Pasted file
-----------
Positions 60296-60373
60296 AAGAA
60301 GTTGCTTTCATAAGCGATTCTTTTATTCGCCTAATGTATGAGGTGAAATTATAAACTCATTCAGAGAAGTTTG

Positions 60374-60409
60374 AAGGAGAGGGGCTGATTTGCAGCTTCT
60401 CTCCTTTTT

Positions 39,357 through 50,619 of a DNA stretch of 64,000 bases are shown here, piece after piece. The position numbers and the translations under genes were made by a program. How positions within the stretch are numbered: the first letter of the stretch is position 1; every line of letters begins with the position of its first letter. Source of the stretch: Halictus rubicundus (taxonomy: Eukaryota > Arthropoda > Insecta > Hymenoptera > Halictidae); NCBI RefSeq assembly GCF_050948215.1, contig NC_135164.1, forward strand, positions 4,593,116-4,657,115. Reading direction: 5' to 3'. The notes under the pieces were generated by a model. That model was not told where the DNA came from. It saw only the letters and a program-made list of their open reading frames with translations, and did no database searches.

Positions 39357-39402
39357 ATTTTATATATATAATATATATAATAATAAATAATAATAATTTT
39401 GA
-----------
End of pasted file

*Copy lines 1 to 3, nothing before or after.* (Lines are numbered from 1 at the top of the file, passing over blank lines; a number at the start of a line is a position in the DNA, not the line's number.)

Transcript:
Positions 60296-60373
60296 AAGAA
60301 GTTGCTTTCATAAGCGATTCTTTTATTCGCCTAATGTATGAGGTGAAATTATAAACTCATTCAGAGAAGTTTG